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Concurrent HIV/TB infection: the hurdles a patient faces

By Vicky Wandawa

Added 24th March 2016 05:30 PM

Having a conversation with this man is quite difficult. The treatment for multi-drug resistant tuberculosis has affected his hearing.

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Cassiano Okule narrating his ordeal. Photos/Vicky Wandawa

Having a conversation with this man is quite difficult. The treatment for multi-drug resistant tuberculosis has affected his hearing.

Today is World TB Day, which is meant to raise awareness about TB, a disease that is curable but continues to kill three people every passing minute. Annually, Uganda gets 50,000 new cases of TB, and half of these patients, also have HIV.

Having a conversation with this man is quite difficult. The treatment for multi-drug resistant tuberculosis has affected his hearing.  All visitors to the TB ward wear a respirator (mask) to prevent them catching infection though the safety measure does not give 100% protection, and the patients too are required to wear a mask. With both of us in masks, I had to lean dangerously closer in order to hear him narrate his story.

Even when seated right next to him, I had to raise my voice, and often repeat the same statement at least twice before he could respond appropriately.

Cassiano Okule is 44years old. Last year, he contracted multi-drug resistant TB. The hotelier is also living with HIV.

“Last year, I became anaemic. When tested, I was found with multi-drug resistant tuberculosis and had to get admission to the tuberculosis ward at Mulago Hospital, on 1st April 2015,” Okule recalls.

And that is when the daily painful injections started, alongside 12 tablets each day. He was admitted for four months, after which he was discharged but continued getting treatment from Kisugu health center. He lost his job and is currently staying with his uncle. “When the illness intensified, I stopped working, but now I feel strong enough and I am ready to find a job,” he says.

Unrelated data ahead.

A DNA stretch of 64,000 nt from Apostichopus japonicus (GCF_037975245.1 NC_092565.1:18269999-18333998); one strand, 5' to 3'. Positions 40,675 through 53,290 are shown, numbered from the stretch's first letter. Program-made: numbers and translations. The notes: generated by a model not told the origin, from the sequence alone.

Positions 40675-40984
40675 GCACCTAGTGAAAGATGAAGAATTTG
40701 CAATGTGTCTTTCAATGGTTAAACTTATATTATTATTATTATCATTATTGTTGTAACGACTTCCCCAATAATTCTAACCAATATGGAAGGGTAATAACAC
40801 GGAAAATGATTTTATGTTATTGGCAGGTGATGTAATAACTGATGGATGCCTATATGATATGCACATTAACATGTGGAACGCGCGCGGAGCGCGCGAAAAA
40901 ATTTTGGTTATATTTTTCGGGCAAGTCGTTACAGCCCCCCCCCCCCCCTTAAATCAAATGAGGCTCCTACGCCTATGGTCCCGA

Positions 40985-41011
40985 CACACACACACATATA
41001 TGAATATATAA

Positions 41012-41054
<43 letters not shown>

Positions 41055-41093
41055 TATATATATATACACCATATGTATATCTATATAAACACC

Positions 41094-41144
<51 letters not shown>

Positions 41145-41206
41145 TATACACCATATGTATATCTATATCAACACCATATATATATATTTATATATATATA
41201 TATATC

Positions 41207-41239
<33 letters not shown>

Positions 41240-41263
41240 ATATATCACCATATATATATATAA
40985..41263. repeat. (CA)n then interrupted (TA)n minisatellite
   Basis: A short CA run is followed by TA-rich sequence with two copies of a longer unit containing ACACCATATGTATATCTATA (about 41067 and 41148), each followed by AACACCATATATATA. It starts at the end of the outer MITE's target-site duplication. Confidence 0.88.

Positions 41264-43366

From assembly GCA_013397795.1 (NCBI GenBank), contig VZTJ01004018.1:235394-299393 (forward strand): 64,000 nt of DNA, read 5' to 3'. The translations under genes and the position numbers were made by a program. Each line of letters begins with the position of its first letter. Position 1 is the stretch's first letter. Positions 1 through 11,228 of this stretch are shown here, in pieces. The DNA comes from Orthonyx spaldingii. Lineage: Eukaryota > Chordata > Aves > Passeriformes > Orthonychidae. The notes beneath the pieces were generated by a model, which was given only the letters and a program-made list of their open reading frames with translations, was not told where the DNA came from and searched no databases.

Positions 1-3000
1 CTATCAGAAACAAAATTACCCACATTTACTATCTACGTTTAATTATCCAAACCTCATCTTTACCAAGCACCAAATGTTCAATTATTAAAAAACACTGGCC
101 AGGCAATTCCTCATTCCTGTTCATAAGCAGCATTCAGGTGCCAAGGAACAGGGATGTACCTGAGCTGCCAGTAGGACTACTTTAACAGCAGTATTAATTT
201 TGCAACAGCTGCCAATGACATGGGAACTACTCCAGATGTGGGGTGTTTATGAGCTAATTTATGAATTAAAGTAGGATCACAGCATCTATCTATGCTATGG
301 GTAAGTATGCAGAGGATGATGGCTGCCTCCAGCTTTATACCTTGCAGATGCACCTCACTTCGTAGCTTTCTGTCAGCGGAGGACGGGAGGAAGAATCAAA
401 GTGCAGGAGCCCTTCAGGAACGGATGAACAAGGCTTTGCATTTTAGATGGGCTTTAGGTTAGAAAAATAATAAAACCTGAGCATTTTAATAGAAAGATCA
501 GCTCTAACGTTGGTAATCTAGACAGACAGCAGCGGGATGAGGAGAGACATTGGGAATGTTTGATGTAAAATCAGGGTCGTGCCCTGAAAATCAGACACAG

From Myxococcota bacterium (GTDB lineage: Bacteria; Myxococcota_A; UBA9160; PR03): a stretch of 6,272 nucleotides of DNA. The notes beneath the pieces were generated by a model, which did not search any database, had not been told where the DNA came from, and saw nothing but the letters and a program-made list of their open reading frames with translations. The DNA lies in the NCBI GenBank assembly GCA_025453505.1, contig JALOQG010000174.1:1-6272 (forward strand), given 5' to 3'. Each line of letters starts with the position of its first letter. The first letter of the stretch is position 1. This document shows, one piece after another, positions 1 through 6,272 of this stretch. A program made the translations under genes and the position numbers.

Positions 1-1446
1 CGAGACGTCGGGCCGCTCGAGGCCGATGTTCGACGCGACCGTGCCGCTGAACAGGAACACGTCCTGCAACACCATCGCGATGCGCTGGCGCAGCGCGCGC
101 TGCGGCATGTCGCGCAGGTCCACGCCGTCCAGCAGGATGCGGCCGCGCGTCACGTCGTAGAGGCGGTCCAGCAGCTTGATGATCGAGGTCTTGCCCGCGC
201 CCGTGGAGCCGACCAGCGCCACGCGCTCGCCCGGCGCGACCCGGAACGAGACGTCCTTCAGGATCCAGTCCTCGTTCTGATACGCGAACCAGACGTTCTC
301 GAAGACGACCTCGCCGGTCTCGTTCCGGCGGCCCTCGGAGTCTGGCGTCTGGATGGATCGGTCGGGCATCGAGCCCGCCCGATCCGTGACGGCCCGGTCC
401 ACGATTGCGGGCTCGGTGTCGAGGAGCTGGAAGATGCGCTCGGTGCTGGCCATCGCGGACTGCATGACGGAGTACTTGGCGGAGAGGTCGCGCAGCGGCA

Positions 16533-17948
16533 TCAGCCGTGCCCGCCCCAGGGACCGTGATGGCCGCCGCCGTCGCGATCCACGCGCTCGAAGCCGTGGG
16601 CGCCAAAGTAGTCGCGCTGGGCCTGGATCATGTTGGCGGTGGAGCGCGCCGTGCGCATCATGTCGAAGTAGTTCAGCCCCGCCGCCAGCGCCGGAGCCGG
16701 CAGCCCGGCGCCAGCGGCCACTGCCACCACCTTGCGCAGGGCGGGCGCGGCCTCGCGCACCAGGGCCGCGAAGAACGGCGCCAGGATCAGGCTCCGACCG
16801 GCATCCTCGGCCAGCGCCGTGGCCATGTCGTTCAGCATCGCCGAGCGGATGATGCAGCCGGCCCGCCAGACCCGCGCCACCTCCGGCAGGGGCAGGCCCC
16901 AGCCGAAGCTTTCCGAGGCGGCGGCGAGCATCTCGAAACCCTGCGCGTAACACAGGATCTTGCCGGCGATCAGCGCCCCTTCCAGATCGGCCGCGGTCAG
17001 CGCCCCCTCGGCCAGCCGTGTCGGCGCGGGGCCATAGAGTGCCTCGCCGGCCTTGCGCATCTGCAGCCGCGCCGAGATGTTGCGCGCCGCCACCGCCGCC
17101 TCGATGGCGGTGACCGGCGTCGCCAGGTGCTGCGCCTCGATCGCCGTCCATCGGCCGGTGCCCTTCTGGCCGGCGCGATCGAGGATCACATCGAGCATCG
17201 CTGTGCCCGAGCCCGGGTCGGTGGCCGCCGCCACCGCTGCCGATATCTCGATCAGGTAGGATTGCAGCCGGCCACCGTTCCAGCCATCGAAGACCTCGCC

However, he still complains of poor hearing, joint and chest pain, in addition to  lack of appetite. He says that apart from the painful injections, he found it really hard to adhere to his medication because the drugs for the TB and those for HIV as well were too many for him to take.  However, with counselling, he made a decision to stick to the medication, and as well found a suitable schedule for it.

“I take 12 tablets a day. The HIV medication makes me dizzy, so I take it right before bed, and then take the ones for TB in the morning,” he explains.

Okule adds that prior to starting on the TB treatment; he was only 54kg and had no appetite. “I now weigh 72kg and feel healthier,” he says, and quickly adds, “Everyone should test for HIV and Tb, and I was going to die but not anymore, because of the medicine.”

At the end of the interview, he tells me that he doesn’t want his picture in the newspaper. He suggested posing in a way that no one can recognise it’s him in the picture.

“I don’t want everyone to know I am sick, but I want  everyone to go test for HIV because it’s the only way they will live, in case they are sick,” he concludes.

Half the TB patients have HIV

According to Dr Alphonse Okwera, the Head of the National TB referral Treatment Centre at Mulago Hospital, Uganda gets about 50,000 new cases of tuberculosis every year, 15% of whom are children.

The TB burden is worsened by the concurrent infection with HIV. About 50% of the TB patients in Uganda are as well suffering from HIV/AIDS, according to Dr Anna Nakanwagi-Mukwaya, the country director of International Union Against Tuberculosis and Lung Disease.

In a lifetime, you have a 10% chance of contracting tuberculosis through inhalation but for one with HIV, the risk rises to 50%.

She further stresses that the TB burden in Uganda is still high mainly because of the HIV/AIDS epidemic. Latest statistics from the Uganda Aids Commission show the national HIV prevalence stands at 7.3 per cent up from 6.3 per cent in 2012. On the other hand, annually, new TB cases in Uganda amount to 50,000, according to Dr Alphonse Okwera, the Head of the National TB referral Treatment Centre at Mulago Hospital.

“The two epidemics, that is to say HIV and TB, overlap, because HIV is the highest risk factor for acquiring TB. That is why TB remains a problem, as long as we don’t control HIV, TB is not about to leave,” Nakanwagi emphasizes.